By Helen Adkins | February 2012
The Director chats exclusively to Junsui Films about her latest film, GIRL MODEL, a revealing, poignant documentary on the inner workings of the International modelling world…
Junsui Films: Let’s begin with your background in the arts. How did you and (co-director) David Redmon meet and what led you to start a creative partnership?
Ashley Sabin: Neither of us have a film background as such. We met at Emerson College in Boston. David is a sociologist and I was doing Art History. We got together and I became involved in the documentary film business serendipitously. David used to be a sociology professor and actually taught the subjects he went on to make films about. He was working on a documentary, Mardi Gras: Made in China (2005) when I met him. I’ve always been involved in fine arts so we gelled and thus became creative partners.
JF: Your latest film Girl Model explores the underbelly of the modelling world. How did the project come about?
This film was different from any of the other films we’d done because it came to us. An American model scout and ex-model Ashley Arbaugh approached us and pitched the story about her job, which involves travelling to Russia to pick up young girls for the Japanese modelling market.
It’s difficult to say why Ashley approached us in the first place. Initially she was getting out of the industry. We felt she had a story to tell, although as the film progressed she got further into the industry.
The ending is open, however. One thing we didn’t want to do was end on a definitive statement. We never do that. We like to leave things open for our audiences.
JF: Tell us about the creative and collaborative process you had with Ashley [Arbaugh].
It was hard. At first she was very cynical about her role in the business, but I think part of the reason she wanted to be filmed was because she wanted to be listened (and paid attention) to. Ultimately the collaborative process fell in on itself when it got to the point that she wanted to be in control. Transparency is very important to David and myself.
JF: Nadya, one of the film’s central protagonists, was only thirteen at the time of shooting. There are moments during the film when her loneliness and isolation is painfully apparent. As filmmakers, how difficult was it building and sustaining an impartial relationship with her?
We began by going to Russia for three weeks and spent time with her family. Our priority was that her parents understood what our intentions were and agreed to participate in the documentary. It was challenging for us then because Nadya and her family only spoke Russian. We had translators but it was still very difficult to communicate.
When we got to Japan, we often had to put down the camera just to help Nadya out. We could have made two films about the struggles we had with her. We were genuinely concerned for her and wanted to convey those concerns as well as help her out with the sheer practicalities of life in a country like Japan. Things like changing money; everyday things that were hard for her to deal with alone.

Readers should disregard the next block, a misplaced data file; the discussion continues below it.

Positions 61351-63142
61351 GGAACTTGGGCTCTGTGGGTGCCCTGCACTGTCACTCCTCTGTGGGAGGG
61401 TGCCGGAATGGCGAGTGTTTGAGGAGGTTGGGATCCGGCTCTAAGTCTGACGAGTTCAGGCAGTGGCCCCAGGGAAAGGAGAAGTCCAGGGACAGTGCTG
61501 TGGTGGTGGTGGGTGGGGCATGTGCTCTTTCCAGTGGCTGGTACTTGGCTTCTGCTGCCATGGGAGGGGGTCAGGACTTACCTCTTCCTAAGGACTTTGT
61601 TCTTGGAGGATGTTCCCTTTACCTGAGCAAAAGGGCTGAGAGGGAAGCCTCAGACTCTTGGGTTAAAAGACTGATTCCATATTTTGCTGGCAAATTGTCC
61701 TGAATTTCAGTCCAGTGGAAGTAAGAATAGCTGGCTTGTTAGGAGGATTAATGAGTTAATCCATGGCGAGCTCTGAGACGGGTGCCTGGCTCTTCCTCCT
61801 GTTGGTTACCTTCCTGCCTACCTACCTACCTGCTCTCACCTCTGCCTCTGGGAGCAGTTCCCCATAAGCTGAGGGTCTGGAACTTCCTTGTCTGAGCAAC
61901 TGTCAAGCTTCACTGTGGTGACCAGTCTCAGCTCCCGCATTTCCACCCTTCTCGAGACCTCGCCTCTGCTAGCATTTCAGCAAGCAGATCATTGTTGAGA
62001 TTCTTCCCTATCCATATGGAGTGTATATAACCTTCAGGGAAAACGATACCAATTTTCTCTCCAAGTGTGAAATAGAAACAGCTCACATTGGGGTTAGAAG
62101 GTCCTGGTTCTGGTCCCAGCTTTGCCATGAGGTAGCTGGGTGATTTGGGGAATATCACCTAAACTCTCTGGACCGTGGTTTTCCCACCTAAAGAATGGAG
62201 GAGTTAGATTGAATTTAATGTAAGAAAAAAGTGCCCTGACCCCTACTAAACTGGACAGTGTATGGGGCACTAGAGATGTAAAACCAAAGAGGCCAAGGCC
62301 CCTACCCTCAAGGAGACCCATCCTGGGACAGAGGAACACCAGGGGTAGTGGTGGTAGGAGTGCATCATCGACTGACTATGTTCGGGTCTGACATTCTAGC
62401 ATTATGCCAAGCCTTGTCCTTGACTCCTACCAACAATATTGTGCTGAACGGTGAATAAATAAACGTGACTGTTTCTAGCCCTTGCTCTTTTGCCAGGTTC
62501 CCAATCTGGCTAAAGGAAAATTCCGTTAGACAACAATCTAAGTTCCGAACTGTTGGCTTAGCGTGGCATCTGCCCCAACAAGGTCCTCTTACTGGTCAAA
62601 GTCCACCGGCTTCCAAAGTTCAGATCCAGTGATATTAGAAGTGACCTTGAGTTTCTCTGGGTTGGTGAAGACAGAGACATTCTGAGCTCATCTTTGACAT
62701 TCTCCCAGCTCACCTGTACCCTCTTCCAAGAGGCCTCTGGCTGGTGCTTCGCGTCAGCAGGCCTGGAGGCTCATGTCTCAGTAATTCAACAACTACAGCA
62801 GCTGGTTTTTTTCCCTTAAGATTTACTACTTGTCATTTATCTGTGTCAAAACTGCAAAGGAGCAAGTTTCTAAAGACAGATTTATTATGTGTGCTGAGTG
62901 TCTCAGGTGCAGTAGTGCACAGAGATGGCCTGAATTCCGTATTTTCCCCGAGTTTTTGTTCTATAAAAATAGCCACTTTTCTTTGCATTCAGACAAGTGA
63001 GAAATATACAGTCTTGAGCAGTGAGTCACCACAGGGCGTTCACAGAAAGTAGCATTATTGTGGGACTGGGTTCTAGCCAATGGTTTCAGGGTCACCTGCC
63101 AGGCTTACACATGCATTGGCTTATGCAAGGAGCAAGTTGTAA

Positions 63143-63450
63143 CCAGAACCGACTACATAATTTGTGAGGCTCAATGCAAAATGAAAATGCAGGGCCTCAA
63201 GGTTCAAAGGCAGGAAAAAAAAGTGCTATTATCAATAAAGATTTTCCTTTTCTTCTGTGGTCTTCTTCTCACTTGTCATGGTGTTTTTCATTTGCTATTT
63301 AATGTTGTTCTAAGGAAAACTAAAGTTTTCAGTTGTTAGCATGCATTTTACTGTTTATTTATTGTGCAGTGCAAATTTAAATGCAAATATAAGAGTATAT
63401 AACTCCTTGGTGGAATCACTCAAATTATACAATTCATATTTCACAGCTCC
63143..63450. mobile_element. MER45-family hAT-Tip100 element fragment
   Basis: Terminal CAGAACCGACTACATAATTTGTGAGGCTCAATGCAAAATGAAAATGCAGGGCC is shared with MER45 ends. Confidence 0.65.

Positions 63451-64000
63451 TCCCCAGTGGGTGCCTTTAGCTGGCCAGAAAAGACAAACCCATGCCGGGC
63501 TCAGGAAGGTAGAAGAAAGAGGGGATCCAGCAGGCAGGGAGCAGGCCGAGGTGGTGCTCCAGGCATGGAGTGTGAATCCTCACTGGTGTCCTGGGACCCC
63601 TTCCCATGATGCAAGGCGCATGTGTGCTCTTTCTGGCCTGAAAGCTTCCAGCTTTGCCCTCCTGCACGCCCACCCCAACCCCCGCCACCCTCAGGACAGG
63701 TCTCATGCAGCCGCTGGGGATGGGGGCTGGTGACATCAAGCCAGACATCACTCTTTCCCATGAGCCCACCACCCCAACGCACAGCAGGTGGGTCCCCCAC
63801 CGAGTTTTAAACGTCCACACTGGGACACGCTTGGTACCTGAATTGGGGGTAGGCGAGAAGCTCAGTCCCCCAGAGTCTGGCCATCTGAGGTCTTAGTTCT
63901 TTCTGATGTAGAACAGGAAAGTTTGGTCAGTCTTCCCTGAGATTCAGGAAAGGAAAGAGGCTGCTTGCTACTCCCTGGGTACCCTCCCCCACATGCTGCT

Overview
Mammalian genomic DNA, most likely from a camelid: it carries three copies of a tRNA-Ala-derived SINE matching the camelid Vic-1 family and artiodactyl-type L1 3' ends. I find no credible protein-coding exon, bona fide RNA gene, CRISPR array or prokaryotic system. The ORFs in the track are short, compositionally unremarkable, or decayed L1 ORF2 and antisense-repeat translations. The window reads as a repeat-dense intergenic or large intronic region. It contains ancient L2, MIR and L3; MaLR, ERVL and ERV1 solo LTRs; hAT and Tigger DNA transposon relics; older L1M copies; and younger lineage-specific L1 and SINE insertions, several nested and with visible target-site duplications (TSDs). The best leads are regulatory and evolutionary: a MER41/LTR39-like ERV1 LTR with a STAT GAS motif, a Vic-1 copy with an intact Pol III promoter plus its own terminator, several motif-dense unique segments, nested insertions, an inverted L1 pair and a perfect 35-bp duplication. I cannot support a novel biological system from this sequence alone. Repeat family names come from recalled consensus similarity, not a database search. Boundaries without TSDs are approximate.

We also stopped filming quite a bit because of her age. There was an innocence about Nadya that though compelling was hard to watch.
JF: The contrast between the starved Siberian countryside and the ravenous centre of Tokyo serves as a stark visual metaphor for Nadya’s quest for stardom. Tell us about the shoot and the challenges you encountered.
Shooting the landscape was the easy part. It was mainly the people that were the challenge. There were so many different personalities to deal with during the making of the film and we never really knew if certain personalities were telling the truth. Of course, there were challenges with the landscape at times, but the hardest thing to capture was the psychology.
We went through two different editors, and trying to figure out how to convey ideas and concepts without telling them was a real struggle. We had a whole list of films we respected and we consulted the director/editors. We asked them to respond to raw footage and brainstormed scene structures, storyline, and character development. All in all the film took about three years to edit.
JF: How has the film been received in the fashion and modelling industry?
I guess we’ll see in London but it’s a hard thing to ascertain. The fashion industry is broken up geographically so it’s similar in a way to the Festival Circuit. Some people respond and connect to the film while others pick it apart because they see themselves in it.
Ashley [Arbaugh] has seen the film. However her interpretation was as if she saw a completely different film to the one that was up on the screen. It made me feel secure in how we presented the situation. Her analysis proved to me that she is in denial.
JF: How has the Festival Circuit responded to the film?
Fantastic. The interesting thing is that wherever we go, people have responded in very similar ways. The response has been strong. It’s our fifth film and because the fashion and modelling world is surrounded by such mystique, people want to see it.
JF: What next for Ashley Sabin and David Redmon?
We’re currently working on a new project but I can’t really say too much at the moment. Me and David are always working on something. It keeps us going.
Girl Model is out now and reviewed here.